We are six women friends nestled into a small cabin beside the Pacific Ocean, not far from the lower lip of the opening to the Salish Sea. We have spent the day walking on the beach, talking and laughing, eating, and then laughing and snacking some more. We’ve been coming here every year for almost 25 years.
Now in the dark of the late evening we have settled down with our books. The cabin is eerily silent after so much hubbub. Even the chatty old refrigerator has quieted down for the night. I can only hear the roar of the surf from beyond the driftwood piles and sandy beach.
From where I am sitting in the living room, I can see Bev in the bedroom in her pink, long-sleeved flannel pajamas. She is sitting up against the wall on the bed and reading a Martha Grimes mystery, a small blanket folded neatly across her lap. She looks like she should be headed down into a mine for the night. She is wearing a black apparatus strapped around the top of her head that comes down over her eyes. For the first year she needs more than glasses and is using this magnifier to enlarge the print and to delay cataract surgery for just a little longer.
Doreen is in the other bedroom, stretched out flat on her back on the bed, head up on a pillow and reading Greg Mortenson’s book, Stones into Schools. She’s wearing a white t-shirt and plaid pajama bottoms. She will give out first tonight. She is awake and reading at the kitchen table at 5:00 a.m. every morning, but so silent that only the aroma of coffee gives her away.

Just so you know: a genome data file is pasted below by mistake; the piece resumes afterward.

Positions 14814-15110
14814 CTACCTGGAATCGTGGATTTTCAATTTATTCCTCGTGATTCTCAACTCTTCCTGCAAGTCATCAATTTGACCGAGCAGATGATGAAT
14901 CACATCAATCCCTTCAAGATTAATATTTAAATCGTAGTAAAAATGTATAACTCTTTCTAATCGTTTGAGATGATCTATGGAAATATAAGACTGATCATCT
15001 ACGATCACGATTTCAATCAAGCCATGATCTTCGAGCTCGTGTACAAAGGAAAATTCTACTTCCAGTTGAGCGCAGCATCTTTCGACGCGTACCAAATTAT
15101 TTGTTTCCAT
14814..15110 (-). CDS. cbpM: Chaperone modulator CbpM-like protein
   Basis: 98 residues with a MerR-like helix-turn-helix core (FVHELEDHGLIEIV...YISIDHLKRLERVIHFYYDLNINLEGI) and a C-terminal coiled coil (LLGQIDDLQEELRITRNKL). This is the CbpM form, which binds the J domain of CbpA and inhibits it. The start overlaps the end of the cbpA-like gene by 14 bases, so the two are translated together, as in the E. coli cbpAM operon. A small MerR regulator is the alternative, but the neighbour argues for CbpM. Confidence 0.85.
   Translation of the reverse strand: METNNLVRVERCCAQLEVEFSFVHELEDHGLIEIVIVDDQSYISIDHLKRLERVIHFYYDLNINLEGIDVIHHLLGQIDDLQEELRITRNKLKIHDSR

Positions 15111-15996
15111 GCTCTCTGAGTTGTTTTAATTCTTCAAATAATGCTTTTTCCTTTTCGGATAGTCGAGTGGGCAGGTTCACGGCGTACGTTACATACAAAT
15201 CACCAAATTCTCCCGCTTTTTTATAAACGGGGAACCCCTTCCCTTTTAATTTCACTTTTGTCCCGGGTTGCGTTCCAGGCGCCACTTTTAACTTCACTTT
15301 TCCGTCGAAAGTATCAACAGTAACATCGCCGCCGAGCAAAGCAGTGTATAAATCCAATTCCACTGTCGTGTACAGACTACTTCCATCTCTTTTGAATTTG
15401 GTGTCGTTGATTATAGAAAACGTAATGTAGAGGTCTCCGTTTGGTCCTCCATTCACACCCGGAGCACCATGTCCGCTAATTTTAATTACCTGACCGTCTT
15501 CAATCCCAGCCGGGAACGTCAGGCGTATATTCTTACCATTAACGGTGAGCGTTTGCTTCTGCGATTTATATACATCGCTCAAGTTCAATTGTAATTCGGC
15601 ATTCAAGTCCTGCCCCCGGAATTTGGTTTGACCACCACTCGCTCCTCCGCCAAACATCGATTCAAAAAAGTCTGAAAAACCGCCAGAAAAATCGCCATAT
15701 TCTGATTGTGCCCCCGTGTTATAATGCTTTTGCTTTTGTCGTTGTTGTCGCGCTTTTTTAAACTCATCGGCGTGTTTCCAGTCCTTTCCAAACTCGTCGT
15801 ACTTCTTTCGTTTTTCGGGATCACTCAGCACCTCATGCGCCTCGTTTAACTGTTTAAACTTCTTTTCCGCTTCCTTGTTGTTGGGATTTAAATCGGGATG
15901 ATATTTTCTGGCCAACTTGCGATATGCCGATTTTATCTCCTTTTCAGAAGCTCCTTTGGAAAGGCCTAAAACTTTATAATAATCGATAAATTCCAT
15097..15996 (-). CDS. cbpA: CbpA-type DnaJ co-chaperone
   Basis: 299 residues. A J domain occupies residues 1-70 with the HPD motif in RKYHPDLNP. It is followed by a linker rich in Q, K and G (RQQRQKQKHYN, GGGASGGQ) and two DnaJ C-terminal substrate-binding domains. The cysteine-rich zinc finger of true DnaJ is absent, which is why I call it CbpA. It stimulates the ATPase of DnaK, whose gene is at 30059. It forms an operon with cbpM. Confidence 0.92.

Helene is sitting beside me in a green chenille bathrobe and pink slippers. She reads Meditation for Dummies with her hand positioned at the corner of her mouth. Occasionally she takes a sip of tea. Her head tips down more than the others, she frowns a little, and her legs are crossed. She is meditating deeply on Meditation. She’s almost always the last one up in the morning.
Renee’s sitting sideways on the couch with her legs up and stretched out, comfy. She’s still dressed and wearing a light jacket. As she readers her Tony Hillerman mystery, she wiggles her multi-colored stocking feet. If you watch her carefully, you will notice her mouthing the words, her lips barely moving. I’ve never seen her read without doing this.
Jean’s sitting in a chair and reading Widow of the South. She has the book balanced up on her boobs so it’s close to her face. She’s still dressed, but her bare feet rest on the coffee table. Soon she will migrate to the air mattress in the corner of the living room and try to read some more, but will last only minutes before she squirms down into her cozy corner and is snoring quietly. She’s also an early riser. She’ll be out the door and on the beach in a chilly fog before four of us have even stirred.
Five crones adrift on a sea of books.
Me? Living with five other women for 5-6 days in a small cabin is intense for me. I have a magazine in my lap, but I’m not reading. I jot down a few notes. I use quiet moments like this to decompress, to process, to wonder at how comfortable we are with each other. I marvel at their wit and beauty, their sense of fun and respect for each other. I think about how much I love waking up to the aroma of coffee even though I don’t drink it. Will I hike with Bev and Jean to Second Beach tomorrow? If it’s raining, maybe I’ll read.